Lunch at Bar Le Malve. Tagliatelle bolognese for me (‘do you want some Parmesan?’). Madame orders Insalata pollo but gets Insalata mediterranea and settles for that. A glass of something white each. Another glass of wine, sitting in warm sunshine outside Enoteca Fontana, and then a wander around a bookshop, La Feltrinelli Libri e Musica. Take a photo of the recently published first Italian edition of Finnegans Wake. Good luck to anyone trying to read that. Home for a snooze.

Some light reading

In the evening, go for another walk around Palazzo della Pilotta. Hardly anyone there. Eerie atmosphere compounded by a busker playing a sad dirge on his accordion, but it’s suddenly interrupted by the ‘Eye of the Tiger’ ringtone on his mobile phone.

Eye of the Tiger

Aperol spritzes and nibbles at Panino d’Artista again, and then dinner at Gallo d’Oro next door to the hotel. Recommended by guide book. Decent enough. Most of the diners seem Italian. A nervous-looking couple whom Madame says are on a first date. Madame has some fancy ravioli. I order Vecchio cavallo, which translates as ‘old horse’. It’s quite tasty. Bottle of Barbaresco. Neither of us has room for dessert,

Madame retires for the evening, and I go to Dubh Linn, which turns out to be delightful. A very Irish-looking Italian barman. Two solitary customers about my age, drinking Guinness. All three avidly watching what looks like a televised radio programme in which a female disc jockey is playing heavy metal hits. I order a pint of Guinness and hesitantly mention football. The barman expresses surprise that there is a match on, and immediately switches over to the Liverpool v. Benfica game. Neither of the other customers moves or says anything. They just continue staring at the screen. I watch most of the second half, and when it is obvious that Liverpool are going to win, I ask the barman to switch to Man City v. Atletico Madrid.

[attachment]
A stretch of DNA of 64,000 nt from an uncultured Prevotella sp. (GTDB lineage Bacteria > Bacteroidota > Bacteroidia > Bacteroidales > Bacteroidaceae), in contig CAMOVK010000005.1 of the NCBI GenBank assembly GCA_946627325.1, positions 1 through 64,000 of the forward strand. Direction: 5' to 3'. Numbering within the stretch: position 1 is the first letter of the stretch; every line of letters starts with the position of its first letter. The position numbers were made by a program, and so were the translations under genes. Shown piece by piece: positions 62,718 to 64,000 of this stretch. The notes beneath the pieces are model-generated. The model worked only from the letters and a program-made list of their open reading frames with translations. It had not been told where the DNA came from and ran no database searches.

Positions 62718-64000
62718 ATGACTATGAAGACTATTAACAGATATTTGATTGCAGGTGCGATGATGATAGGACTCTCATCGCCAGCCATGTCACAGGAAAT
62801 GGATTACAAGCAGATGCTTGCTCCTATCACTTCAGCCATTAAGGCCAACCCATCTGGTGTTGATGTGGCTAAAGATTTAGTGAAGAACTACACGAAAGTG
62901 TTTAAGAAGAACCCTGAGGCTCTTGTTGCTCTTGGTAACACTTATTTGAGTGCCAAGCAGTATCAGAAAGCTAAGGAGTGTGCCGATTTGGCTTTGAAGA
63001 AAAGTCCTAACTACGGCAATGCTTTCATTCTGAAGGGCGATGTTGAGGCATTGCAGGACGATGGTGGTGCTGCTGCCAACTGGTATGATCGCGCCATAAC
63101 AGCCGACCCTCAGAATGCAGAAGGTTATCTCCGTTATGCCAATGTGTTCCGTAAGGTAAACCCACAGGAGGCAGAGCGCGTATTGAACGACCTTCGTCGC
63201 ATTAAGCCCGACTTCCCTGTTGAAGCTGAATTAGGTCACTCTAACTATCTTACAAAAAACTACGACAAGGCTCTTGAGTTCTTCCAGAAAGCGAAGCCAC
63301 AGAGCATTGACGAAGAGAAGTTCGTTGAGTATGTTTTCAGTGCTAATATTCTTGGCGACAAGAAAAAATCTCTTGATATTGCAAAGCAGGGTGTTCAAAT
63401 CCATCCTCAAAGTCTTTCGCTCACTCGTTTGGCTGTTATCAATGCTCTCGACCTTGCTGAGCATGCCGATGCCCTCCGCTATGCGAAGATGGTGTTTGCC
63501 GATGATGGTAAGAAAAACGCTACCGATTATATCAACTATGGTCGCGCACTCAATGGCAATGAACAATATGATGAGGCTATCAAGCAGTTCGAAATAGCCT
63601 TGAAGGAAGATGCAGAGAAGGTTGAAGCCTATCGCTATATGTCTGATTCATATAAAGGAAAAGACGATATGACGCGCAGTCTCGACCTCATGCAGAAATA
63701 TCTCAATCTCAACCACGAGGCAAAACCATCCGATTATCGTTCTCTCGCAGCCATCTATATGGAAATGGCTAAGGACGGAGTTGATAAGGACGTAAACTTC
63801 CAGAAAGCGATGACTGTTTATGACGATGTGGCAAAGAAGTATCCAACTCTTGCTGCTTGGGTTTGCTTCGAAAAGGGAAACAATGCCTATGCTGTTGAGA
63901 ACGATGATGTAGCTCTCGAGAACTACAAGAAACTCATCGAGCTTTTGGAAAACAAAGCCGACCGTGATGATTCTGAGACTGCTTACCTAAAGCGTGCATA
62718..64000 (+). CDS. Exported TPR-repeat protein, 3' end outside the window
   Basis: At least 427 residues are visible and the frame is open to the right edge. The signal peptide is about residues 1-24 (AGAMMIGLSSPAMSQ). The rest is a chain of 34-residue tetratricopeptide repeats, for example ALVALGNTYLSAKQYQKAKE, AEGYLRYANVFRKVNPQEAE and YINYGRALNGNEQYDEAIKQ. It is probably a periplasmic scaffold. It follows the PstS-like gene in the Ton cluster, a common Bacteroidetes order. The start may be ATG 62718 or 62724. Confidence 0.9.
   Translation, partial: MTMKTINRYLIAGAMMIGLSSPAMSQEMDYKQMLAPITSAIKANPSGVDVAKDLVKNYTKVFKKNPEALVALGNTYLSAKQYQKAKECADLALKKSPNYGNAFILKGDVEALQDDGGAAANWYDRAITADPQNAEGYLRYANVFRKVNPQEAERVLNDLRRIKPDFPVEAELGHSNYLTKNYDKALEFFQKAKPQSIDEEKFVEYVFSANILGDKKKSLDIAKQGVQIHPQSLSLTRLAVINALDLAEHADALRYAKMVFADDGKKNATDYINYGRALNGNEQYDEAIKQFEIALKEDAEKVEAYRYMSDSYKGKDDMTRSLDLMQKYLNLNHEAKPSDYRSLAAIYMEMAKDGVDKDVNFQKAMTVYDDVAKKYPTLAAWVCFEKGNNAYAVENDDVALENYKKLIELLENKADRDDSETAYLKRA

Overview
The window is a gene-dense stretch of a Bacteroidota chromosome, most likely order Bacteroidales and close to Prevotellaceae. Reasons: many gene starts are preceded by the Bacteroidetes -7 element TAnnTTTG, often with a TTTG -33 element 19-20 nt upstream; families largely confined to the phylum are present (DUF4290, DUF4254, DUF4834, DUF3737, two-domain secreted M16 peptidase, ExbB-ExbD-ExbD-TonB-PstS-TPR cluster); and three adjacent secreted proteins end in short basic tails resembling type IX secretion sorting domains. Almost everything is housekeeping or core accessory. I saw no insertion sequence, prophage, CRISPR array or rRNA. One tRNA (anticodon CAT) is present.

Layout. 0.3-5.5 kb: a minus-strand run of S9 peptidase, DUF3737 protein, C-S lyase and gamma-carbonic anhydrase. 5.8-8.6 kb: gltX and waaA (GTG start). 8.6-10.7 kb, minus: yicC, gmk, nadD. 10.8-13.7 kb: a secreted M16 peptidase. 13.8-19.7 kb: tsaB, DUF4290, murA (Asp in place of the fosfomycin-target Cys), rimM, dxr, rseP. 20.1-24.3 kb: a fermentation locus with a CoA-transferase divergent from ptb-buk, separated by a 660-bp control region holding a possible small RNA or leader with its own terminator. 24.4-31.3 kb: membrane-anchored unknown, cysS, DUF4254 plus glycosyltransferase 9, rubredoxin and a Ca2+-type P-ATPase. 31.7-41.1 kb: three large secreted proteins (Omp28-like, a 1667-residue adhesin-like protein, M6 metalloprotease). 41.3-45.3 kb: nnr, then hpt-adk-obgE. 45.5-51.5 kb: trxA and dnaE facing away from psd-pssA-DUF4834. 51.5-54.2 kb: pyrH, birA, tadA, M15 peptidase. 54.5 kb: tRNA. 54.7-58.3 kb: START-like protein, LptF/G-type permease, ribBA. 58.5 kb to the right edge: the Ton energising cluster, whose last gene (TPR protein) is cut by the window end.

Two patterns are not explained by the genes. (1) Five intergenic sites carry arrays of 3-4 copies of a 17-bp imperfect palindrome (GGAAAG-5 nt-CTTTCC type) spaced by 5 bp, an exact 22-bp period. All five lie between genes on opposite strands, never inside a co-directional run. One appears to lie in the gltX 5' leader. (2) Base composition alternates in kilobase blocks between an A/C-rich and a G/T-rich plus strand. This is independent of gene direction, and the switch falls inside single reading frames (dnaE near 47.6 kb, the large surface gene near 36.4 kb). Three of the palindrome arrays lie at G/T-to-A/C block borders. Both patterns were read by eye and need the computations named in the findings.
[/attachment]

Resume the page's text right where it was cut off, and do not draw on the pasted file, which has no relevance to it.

My fellow footie fans in Dubh Linn

Again, no response from the others. Two pints of excellent Guinness, complete with shamrocks. In the loo, there is a strange anthropomorphic device on the wall. I take a photo, praying that no-one will come in and see me doing so.


The barman and I bid each other good night, and he immediately switches the TV back to the heavy metal channel, which they all resume watching. Neither of the other two customers had said a word the whole time I was there. It was like something out of Flann O’Brien.

I walk back to the hotel, feeling distinctly mellow, at 23.15. From about a hundred yards away, I see a man standing outside it by a street lamp, staring fixedly at his phone. From there till I reach the hotel and go in, he doesn’t move a muscle. Bit of a strange place, Parma.

“Alone and palely loitering “